Driving & Walking Tours
There is no better way to discover the legendary landscape of the Bluegrass Region than driving or cycling the country roads around the Horse Capital of the World. Lush pastures, mile after mile of plank and stone fencing, horses grazing, magnificent homes and barns: all this and more is there for your viewing pleasure!
Love to walk? A variety of tour companies offer guided tours of downtown Lexington on foot. See the Biking and Cycling Thru the Centuries links to the left to learn more about cycling in the Bluegrass.
Here is a great suggestion for enjoying the area by car, by foot, or both:
The Lexington Walk and Bluegrass Country Driving Tour.
This large format annotated paper map is one of our most frequently requested publications, and it's free. Call (800) 845-3959 or order online, and we'll mail you one. If you are in Lexington, stop by the Visitors Center and pick one up. Many hotels keep this map on hand for guests.
Bluegrass Country Driving Tour: This popular route is divided into three parts. Take a morning or an afternoon and do the whole thing, or just pick the circuit that interests you the most. There's easy access back to town after each circuit. You'll learn about the history and geography of the area and -of course- about our world-renowned horse industry.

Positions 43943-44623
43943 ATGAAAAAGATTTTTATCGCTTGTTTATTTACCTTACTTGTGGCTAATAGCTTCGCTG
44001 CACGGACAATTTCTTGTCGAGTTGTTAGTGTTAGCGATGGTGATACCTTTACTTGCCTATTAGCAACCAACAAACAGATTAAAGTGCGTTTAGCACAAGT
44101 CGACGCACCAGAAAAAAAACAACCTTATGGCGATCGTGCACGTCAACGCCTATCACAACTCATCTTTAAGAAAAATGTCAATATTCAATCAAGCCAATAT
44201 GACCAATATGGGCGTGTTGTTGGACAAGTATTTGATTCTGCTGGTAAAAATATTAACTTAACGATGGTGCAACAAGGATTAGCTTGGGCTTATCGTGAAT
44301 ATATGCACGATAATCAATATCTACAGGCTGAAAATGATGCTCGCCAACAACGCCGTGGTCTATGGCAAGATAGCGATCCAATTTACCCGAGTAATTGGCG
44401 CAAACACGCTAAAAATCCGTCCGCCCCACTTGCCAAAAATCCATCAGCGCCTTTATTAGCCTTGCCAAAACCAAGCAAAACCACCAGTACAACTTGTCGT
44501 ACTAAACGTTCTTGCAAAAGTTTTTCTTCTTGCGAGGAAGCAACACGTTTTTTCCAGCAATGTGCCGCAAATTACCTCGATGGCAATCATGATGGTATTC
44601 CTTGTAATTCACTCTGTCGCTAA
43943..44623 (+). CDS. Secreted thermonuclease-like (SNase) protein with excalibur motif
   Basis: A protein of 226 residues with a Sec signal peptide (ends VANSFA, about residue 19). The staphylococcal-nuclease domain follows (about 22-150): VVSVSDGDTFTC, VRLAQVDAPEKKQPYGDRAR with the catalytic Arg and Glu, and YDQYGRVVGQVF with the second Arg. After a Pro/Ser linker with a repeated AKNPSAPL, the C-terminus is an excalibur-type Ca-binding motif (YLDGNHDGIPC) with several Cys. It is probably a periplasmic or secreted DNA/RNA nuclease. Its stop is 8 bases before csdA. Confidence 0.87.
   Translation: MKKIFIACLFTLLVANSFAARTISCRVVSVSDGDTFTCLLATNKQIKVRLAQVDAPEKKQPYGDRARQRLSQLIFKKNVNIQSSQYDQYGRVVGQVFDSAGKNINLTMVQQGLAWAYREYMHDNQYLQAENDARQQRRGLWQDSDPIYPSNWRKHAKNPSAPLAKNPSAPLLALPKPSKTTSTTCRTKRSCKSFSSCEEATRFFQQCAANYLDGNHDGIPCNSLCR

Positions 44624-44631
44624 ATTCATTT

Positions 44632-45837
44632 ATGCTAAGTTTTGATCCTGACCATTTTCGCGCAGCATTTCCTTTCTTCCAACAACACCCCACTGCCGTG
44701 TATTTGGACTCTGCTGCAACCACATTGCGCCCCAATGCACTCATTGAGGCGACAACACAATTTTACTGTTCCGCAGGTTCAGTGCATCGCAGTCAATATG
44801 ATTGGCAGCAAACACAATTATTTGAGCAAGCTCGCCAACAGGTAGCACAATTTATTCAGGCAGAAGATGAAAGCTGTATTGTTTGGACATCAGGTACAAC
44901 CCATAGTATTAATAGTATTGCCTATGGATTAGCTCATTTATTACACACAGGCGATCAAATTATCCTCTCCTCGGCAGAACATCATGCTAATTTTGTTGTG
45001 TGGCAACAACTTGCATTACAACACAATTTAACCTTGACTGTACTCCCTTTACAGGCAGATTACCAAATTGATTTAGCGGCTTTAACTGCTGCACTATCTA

The Lexington Walk: On the reverse side is a walking tour of historic downtown Lexington with 33 points of interest. It is best enjoyed on foot, but it can also be driven. There are plenty of places to stop and rest, or eat, along the route. You'll see first hand the charming mix of old and new buildings that comprise the compact downtown core of Kentucky's second largest city.
The Inquisitive Walker's Architectural Tour of Lexington
Available through the App Store, this free walking tour app focuses on the area around Lexington's Old Fayette County Courthouse. For more than 200 years, downtown commerce has been conducted in buildings designed by talented architects and constructed by skilled craftsmen. Download the app, pop in your earbuds, and enjoy listening to cultural geographer Karl Raitz talk about a fascinating selection of historical buildings. Photography by Richard Greissman.